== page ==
IN A NUTSHELL:
- Reviews of Ryzen 3000XT processors indicate that there is a slight performance improvement over normal variants (about 5%);
- The CPUs were priced just like the base models on the day of release - but older units can now be purchased much cheaper;
- Ryzen 4000 is already lurking on the horizon - AMD has confirmed that its release will take place this year.
Reviews of refreshed AMD processors have appeared on the web - Ryzen 5 3600XT, Ryzen 7 3800XT and Ryzen 9 3900XT. How do they compare with older models and competing CPUs? To tell you the truth... not so good. We are certainly not dealing with a revolution, and performance improvements do not necessarily justify more expense.
Ryzen 3000XT processors - selected reviews
"That brings us to the end of one of the strangest CPU reviews we've written. It appears as though AMD decided to release three 'new' CPUs that offer nothing new and no one should consider buying them at launch prices. Perhaps mad overclockers who want to juice every last bit they can out of a 3rd-gen Ryzen processor? But even that'd be a stretch. (…)
We're not going to delve deeper into possible motive, but you could say AMD is hoping to milk Zen 2 one last time before rolling out Zen 3 later this year -- fingers crossed. On that note, given that we are expecting new CPUs soon, it doesn’t make sense to pay a premium for a Ryzen 3000 series CPU right now," reads the review on TechSpot.
"Then there's the spectre of Zen 3 that is set for release before the end of the year. It's often the case that there's something better just on the horizon, but AMD has proved that it isn't satisfied with small improvements with its Zen architecture, and so a lot is expected of Zen 3.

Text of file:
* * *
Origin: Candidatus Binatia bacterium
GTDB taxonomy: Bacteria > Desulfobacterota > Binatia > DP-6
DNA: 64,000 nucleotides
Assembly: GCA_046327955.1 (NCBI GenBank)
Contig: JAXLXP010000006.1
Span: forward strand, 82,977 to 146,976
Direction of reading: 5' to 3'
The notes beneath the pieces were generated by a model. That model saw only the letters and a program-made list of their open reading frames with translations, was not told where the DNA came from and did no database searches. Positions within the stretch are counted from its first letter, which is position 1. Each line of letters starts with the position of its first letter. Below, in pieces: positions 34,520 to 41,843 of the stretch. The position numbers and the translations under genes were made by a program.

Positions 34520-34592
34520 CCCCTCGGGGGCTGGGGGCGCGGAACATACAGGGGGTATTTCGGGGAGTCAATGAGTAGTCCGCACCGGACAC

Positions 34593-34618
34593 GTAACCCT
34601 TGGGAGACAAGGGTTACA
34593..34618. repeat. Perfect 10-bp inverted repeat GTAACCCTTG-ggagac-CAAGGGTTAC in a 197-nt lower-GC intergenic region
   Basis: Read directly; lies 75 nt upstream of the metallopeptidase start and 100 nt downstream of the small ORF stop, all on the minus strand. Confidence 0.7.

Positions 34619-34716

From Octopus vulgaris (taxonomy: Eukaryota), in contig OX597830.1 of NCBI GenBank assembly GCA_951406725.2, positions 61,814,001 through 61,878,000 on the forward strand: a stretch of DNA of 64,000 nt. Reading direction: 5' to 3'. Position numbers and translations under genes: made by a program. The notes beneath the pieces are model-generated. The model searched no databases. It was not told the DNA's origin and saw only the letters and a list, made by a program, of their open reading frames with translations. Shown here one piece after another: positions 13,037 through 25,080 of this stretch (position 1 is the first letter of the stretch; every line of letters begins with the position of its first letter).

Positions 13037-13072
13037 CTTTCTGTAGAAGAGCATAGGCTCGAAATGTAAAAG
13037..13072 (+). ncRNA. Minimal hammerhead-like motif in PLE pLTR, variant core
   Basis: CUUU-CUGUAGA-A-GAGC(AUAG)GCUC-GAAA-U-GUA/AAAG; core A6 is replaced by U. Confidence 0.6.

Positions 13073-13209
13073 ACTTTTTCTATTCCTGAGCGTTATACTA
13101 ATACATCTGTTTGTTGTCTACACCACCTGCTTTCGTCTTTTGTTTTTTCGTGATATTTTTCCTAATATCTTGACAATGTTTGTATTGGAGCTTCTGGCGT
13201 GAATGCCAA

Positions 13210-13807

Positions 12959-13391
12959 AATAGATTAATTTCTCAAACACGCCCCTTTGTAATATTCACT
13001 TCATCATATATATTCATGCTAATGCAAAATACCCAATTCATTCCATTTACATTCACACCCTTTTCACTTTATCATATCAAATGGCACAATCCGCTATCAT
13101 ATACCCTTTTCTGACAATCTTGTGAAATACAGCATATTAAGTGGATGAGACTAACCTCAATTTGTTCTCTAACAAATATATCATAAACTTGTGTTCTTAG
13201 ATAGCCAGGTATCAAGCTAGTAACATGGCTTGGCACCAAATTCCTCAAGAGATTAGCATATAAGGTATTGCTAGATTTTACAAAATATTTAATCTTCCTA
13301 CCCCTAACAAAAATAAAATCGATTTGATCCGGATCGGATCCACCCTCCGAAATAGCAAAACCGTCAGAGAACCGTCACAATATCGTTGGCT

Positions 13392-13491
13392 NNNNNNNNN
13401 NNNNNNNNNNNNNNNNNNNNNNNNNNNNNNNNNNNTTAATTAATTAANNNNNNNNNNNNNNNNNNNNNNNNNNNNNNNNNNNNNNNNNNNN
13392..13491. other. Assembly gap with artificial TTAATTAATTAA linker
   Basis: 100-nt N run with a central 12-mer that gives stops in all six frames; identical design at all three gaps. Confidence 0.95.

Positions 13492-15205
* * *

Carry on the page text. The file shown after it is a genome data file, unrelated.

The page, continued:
With five or six months to go until that drops, is this really a good time to pick up a high-end Zen 2 chip? I'd personally rather wait. If you need to build now, then there are better value options to this either way, like the Ryzen 9 3900X for starters," reads PC Gamer's review.
While the extra 5% (differs here and there) is an attractive value, we also see the processor to have to deal with heat build-up faster. This processor ran 75 Degrees C on full load pretty quickly, and that's based on an X63 280mm LCS cooler. Basically, AMD has pushed the max out of the 3800 XT throughout the scope of threads. There wasn't that much left to tweak either, and that's not a bad thing as AMD did the work for you.
At 399 USD AMD prices this product the same as they did pricing the 3800X last year and you'll receive a free key for Assassin’s Creed Valhalla as well. Your bill of ownership will rise/ryze slightly higher though, as you will need to purchase a good LCS cooler, that or a super premium Heatpipe based cooler. In the end, the 3800XT is an extra choice you get to opt and purchase, it's listed at the same price as last year's counterpart, and no matter how we look at it, that just isn't a bad deal. This XT is as good as the 3800X, but it is marginally better. It does fly with single-threaded workloads. Would you ever notice the performance difference between the two models in real-world scenarios? We doubt that a little to be perfectly honest, but the effect can be measured. Pick the one with the best price really, that's my advice. But overall, this ZEN2 product is a feisty, capable one, and worthy a Guru3D recommendation," reads the review of Ryzen 7 3800XT.
AMD confirms - Zen 3 coming this year
Conclusions drawn by some reviewers are not unfounded. AMD's CEO recently confirmed on Twitter that the Ryzen 4000 series - based on the Zen 3 architecture - will debut later this year.
This is undoubtedly good information for AMD fans, but the company's plans force us to look at the launch of Ryzen 3000XT in a specific context. In a few months' time, the market will see significantly more efficient (most probably - mobile Ryzen 4000 tests are quite positive on this, and more details will certainly be provided after the planned release of APUs in July) and more modern processors that will work with the same motherboards. Unless we care about every percentage of performance, it's probably better to postpone our CPU purchase to the end of the year.
- AMD - official website